Bears ought to observe Eagles’ blueprint to set Justin Fields up for fulfillment

When the Philadelphia Eagles arrive at Soldier Field in Week 15, we should have a good idea of ​​where the Bears’ rebuild stands under coach Matt Eberflus and general manager Ryan Poles.

The hope is that after 14 weeks, Justin Fields will have cemented himself as a franchise quarterback and Eberflus will have acquitted himself well as a leader and tactician.

In Week 15, the Bears should take a hard look at the roster Howie Roseman built around quarterback Jalen Hurts. A roster that got even better Wednesday when Philadelphia signed cornerback James Bradberry to a one-year, $10 million contract.

Roseman has rebuilt the Eagles on the fly in two years, and it’s a blueprint the Bears can try and follow starting next offseason.

At the end of the 2020 season, the Eagles fired a Super Bowl-winning coach in Doug Pederson, took a massive dead cap hit by washing their hands of Carson Wentz, and had a roster with several holes.

The Eagles liked Hurts but weren’t sure he was the long-term answer. But rather than judging Hurts based on his brief rookie-year stint with Greg Ward, Jalen Reagor, and Quez Watkins as his top receivers, the Eagles went to work to improve the situation around Hurts.

The idea was simple: Upgrade the roster across the board and give Hurts the best chance to prove he’s a franchise QB. If he succeeds, the Eagles have their man and a talented roster. If he doesn’t, they have a ready-to-win roster that will be attractive to any top QB looking for a change of scenery.

Roseman’s first big swing actually game in the offseason before the 2020 season when he acquired Darius Slay from the Detroit Lions to give his secondary an elite cover corner.

After going 4-11-1 in 2020, the holes in the Eagles’ roster were evident, as was the path forward.

Philadelphia had key veterans to build around in center Jason Kelce, defensive tackle Fletcher Cox, edge rusher Brandon Graham and tackle Lane Johnson. The secondary, outside of Slay, was a mess. Other than tight end Dallas Goedert, the skill positions were an ugly sight. The offensive line and linebacking corps were good but needed a boost.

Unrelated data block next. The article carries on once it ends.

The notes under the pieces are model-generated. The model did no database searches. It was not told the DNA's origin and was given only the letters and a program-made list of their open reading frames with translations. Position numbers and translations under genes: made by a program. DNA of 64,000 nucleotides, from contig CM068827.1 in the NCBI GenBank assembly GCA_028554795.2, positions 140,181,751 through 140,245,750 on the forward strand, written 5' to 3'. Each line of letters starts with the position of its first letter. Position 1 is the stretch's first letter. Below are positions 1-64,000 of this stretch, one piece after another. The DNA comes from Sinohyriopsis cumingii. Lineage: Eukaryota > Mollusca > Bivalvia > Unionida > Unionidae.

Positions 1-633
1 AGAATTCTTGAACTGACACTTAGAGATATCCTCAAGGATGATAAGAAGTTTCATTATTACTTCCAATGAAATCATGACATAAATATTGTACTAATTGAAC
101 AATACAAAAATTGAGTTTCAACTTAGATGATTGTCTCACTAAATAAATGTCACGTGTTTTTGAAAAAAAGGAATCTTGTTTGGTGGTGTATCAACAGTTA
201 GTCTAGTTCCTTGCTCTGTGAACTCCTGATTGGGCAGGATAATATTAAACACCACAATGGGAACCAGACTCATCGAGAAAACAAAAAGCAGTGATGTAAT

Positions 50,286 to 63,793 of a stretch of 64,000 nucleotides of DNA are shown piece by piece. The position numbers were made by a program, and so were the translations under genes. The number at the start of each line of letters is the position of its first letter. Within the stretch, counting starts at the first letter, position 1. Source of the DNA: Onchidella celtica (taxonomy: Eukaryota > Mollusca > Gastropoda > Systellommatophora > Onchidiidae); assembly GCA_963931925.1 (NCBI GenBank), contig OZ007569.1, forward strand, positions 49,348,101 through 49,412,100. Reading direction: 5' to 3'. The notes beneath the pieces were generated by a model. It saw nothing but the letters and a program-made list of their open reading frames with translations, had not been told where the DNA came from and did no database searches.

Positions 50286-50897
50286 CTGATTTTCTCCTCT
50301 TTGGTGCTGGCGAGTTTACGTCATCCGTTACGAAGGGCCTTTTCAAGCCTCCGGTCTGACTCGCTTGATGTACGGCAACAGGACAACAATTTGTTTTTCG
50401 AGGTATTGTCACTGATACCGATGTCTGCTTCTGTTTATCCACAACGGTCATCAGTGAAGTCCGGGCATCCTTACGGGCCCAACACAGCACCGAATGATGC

Roseman signed veteran safety Anthony Harris to give the secondary a stabilizer in the back end. Then, he made a series of draft trades that ultimately ended with the Eagles selecting wide receiver DeVonta Smith Jr. and offensive lineman Landon Dickerson.

Roseman also acquired a 2022 first-round pick from the Miami Dolphins and a conditional first-round pick from the Indianapolis Colts in the Wentz trade.

After a few early growing pains under first-time head coach Nick Sirianni, the Eagles went from 4-11-1 in 2020 to 9-8 and a wild-card berth in 2021. The offensive line paved the way for the NFL’s top rushing attack, Smith gave Hurts a clear No. 1 receiver, and the defense was trending upward.

The Eagles were pasted by the Tampa Bay Bucs in the NFC Wild Card Round, but things clearly were headed in the right direction. Hurts had his moments in his first full season as a starter. He threw for 3,144 yards and 16 touchdowns while also rushing for 784 yards and 10 scores.

Hurts didn’t cement himself as a franchise QB, but he did enough to allow Roseman to focus on rounding out the roster around him this offseason.

The big move was the 2022 NFL Draft-day trade for AJ Brown. The addition of Brown allows the Eagles to move Smith to the No. 2 spot and gives Hurts a solid arsenal of offensive weapons. But Philadelphia did most of its work on defense. The Eagles signed linebackers Haason Reddick and Kyzir White, drafted Georgia defensive tackle Jordan Davis and linebacker Nakobe Dean, and signed Bradberry on Wednesday, giving them two top corners.

In 18 months, Roseman has transformed the Eagles from NFC East doormat to legitimate Super Bowl threat.

Hurts is still a question mark, but the Eagles have built a roster around him with no gaping holes. He has top-tier targets, a powerful rushing attack, and a solid defense.

The Bears have a bigger hill to climb than the Eagles did.

Eberflus and Poles were given a roster that needed to be torn down to the studs. But good veteran players like Roquan Smith, Eddie Jackson, and Robert Quinn remain. Chicago has good running backs and should have a young, talented secondary with the additions of Brisker and Gordon.

The Bears are slated to have $112 million in cap room next offseason and likely will have a top-10 draft pick.

Should Fields exit the 2021 season with his confidence intact and on an upward trend, the Bears need to follow the Eagles’ model and give Fields a fair chance to prove he can be a franchise quarterback.

The Eagles could have ripped everything down following the 2020 season, traded away their veterans, and put Hurts in a no-win situation. Instead, Roseman saw the potential for a quick reboot around a raw but talented quarterback, knowing that Philadelphia would be in a good place even if Hurts failed.

The blueprint is there for the Bears to do the same starting next offseason. It would behoove them to pay close attention to the other sideline come Week 15. It might just be their quickest path back to relevancy.

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